Body Building over 50? Absolutely, you can do it, and it feels good. Just warm up good, and get ready for a better brain, a better heart, and endorphins.
I am 61, and I am remembering back (a lot these days) to a conversation I had with Bill Rittenhouse in the backyard of his house when we were 13, about half a century ago, where we both vowed that when we grew up we would continue to lift weights and be strong.
At that age, we were asserting to ourselves and each other that we were going to be strong and effective men.
And here I am at 61, preparing to sustain that vow and sustain the strength that I have now until my departure.
(Now I have a 10 year old son, so part of this is simply self-preservation. He can't wait for the day he can tickle me like I tickle him). His mother likes that I lift too.
Believe it or not folks, I am actually lifting heavier weights than I did as a kid in some exercises.
The nice thing about body building at my age though, I am not worried anymore about how I look. No need for the muscle beach physiology.
However, a side effect of my lifting is being able to chase my children around. My daughter loves to run ahead of me, and have me chase her.
I can also get up on the roof to clean the gutters and hang the Christmas decorations.
Please check out The Aesthetic Muscle Plan, and book, More Love, Less Fat, by Angie and Scott Tousignant.
Their Body building now involves some cardio too, and I utilize very sophisticated tools like a skip rope and the bleachers at my YMCA to do Harvard steps, and I use the exercise ball at home with some great videos from Angie and Scott which guide me through their version of HIIT or high intensity interval training, which is basically 10 minutes of 30 second intervals of calisthenics I did as a kid in Junior High School.
(Talk about small worlds. Just met a guy at the YMCA here who went to the same Junior High School I did, Franklin Junior High School in Mankato, Minnesota but several years ahead of me. Yes, another one of those body builders over 50).
Now when you click on that link, remember that Angie and Scott did not look like that when they started their regimen.
But note the tools they use, an exercise ball and some dumbells. I like the simplicity of it.
There are some serious side effects to body building besides chasing children.
Not the least of those side effects is the impact that physical exercise has on the health and well being of your brain, which means you can enhance two very important capacities of your brain called neurogenesis and neuroplasticity for life long learning and brain effectiveness.
When my friends began to tease me 30 years ago about the increasing bald spot on the back of my head, I did not mind, but when I began to notice that I could not always pull up the word I wanted, I began to worry.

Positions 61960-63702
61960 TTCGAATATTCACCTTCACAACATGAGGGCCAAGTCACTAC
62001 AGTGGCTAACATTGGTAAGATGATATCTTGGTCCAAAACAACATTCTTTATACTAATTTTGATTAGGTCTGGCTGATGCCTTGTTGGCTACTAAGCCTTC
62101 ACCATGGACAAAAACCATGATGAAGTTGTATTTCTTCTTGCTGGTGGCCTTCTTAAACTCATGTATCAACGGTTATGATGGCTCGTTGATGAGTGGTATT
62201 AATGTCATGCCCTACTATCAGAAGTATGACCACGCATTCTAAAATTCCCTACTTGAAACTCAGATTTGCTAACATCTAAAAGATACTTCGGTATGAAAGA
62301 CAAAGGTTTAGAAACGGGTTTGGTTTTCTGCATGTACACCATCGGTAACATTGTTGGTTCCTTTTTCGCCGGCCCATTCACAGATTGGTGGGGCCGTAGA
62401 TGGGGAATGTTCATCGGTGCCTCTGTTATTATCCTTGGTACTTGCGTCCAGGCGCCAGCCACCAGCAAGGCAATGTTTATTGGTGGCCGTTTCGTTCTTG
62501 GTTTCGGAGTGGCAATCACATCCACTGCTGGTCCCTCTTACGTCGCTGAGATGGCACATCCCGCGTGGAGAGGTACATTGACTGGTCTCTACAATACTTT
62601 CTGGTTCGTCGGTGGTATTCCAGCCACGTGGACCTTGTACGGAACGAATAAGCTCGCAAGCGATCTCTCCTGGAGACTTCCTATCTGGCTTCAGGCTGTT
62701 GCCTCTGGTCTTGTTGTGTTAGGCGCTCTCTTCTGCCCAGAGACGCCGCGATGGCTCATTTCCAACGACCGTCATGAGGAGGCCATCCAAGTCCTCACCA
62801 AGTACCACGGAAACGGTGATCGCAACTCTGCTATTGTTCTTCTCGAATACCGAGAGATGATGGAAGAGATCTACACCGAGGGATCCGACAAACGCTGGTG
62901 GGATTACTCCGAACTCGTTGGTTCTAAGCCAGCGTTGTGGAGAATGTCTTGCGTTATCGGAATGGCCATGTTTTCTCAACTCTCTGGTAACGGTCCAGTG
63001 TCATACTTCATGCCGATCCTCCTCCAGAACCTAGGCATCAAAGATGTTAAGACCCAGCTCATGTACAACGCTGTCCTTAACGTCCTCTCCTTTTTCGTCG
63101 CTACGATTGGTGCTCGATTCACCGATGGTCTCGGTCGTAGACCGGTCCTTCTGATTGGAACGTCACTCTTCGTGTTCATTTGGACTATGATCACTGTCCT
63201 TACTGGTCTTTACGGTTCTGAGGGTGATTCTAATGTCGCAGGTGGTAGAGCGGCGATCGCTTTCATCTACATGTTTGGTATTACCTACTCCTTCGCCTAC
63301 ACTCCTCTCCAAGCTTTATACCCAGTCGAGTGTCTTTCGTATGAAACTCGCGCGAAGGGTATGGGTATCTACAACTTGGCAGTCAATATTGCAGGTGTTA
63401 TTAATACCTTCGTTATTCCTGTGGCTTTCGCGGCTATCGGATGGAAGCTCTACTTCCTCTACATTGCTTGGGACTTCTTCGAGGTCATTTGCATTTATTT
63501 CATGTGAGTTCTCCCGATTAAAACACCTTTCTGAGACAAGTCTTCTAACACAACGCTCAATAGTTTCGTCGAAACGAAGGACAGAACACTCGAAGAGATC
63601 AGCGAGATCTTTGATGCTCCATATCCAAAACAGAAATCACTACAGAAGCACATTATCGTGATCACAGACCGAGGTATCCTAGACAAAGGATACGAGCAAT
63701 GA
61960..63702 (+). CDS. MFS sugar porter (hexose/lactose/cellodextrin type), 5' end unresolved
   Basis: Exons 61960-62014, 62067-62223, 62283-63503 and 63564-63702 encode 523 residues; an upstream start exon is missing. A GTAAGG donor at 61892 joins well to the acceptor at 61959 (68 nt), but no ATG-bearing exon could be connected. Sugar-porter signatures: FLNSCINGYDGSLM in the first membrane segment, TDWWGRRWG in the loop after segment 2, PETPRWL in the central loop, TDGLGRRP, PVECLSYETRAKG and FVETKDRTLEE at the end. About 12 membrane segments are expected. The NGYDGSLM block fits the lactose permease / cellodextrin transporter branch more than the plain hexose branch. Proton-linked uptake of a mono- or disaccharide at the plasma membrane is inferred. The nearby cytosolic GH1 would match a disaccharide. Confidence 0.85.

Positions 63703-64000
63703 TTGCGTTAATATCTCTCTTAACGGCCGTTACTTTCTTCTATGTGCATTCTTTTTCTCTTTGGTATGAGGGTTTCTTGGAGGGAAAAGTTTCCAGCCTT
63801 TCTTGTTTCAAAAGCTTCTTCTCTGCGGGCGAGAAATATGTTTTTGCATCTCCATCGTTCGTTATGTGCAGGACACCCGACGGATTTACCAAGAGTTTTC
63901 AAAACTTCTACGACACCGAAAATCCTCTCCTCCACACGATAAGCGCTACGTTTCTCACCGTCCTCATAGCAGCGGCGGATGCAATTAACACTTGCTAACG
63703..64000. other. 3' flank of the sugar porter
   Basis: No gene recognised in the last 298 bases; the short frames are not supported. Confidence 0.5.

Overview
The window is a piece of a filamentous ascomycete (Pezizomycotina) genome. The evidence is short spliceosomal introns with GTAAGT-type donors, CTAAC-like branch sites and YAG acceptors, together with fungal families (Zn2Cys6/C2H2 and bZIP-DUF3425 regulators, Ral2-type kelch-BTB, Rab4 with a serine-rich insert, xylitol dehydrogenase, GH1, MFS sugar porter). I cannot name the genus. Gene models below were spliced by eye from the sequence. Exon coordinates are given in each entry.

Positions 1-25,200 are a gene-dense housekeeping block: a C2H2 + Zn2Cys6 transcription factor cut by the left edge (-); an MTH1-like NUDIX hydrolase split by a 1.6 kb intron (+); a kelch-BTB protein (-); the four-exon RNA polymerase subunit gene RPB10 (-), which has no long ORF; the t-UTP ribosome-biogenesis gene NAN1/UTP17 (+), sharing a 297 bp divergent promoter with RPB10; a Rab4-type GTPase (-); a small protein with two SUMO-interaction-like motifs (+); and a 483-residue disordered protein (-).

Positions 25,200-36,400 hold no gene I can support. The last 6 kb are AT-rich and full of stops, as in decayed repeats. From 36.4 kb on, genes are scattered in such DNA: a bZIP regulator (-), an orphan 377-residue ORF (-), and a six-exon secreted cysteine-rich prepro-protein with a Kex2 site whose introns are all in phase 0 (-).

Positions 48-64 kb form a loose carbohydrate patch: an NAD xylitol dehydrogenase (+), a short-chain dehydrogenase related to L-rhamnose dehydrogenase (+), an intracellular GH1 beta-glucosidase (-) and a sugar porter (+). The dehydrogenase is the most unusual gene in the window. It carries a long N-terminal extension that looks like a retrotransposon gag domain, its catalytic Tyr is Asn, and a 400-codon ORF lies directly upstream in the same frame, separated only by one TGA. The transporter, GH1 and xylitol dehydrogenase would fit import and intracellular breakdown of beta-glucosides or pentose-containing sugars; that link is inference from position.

And about that same time, I came across in interesting book called The Brain That Changes Itself by Norman Doidge,MD, which was and is a very exciting book describing new discoveries about the human brain which is of great interest to us Boomers.
Turns out, and no one knew this until about 10 years ago, our brains grow new brain cells every day, if I do not put poisons like ethyl alcohol or stress hormones in my brain.
This capacity of my brain, called neurogenesis, can be enhanced by taking care of what the commentators are calling the "pillars of brain fitness", which are, get this, physical exercise, the most important, nutrition, including omega 3 fatty acid, stress management, sleep, and novel learning experiences, which might include a computerized brain fitness program or two.
Another capacity of my brain, called neuroplasticity, also enhanced by attending the pillars mentioned above, describes my brain very rapid, sometimes within minutes, ability to link neurons up in new connections.
The opposite of forming new neuronal connections is called Alzheimers Disease.
Not sure about you, but I am looking very closely into the kind of learning that is required to build up a cognitive reserve of connections which can bypass trouble spots of plaque in my brain.
Want an over view of what I am talking about? Brainfit for Life is a great book, available as an e-book or a hard copy, written by two neuroscientists at University of Michigan, which will give you an excellent background in all this brain fitness stuff.
I know we have not talked about any lifting you can do to enhance your over 50 physique, but the basics that you did as a youngster will still work.
I like to make my repetitions very smooth, and I find closing my eyes and focusing on the muscle I am working to be very helpful.
Turns out that attention is a key piece of the novel learning experience which Evans and Burghardt talk about in Brainfit for Life and there is some software available which can impact the older brain's ability to pay attention to things like driving, and even increase IQ.
Never too late.
The interesting thing about the programs I have used and that I recommend is that there are clinical trial evaluating them.
The IMPACT study and the researchers involved seemed quite amazed at the the impact of the Posit Science Brain Fitness Program.
When I was beginning my personal growth journey, a wise person told me that when I was feeling resentful or afraid or sad, that I should remember the phrase "gratitude is the attitude" when I was ready to feel better. That phrase has helped me feel better tens of thousands of times.
Would you share what you are most grateful for? Your story could be just what another person is searching for to renew themselves? Thanks.
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May 24, 17 08:46 AM
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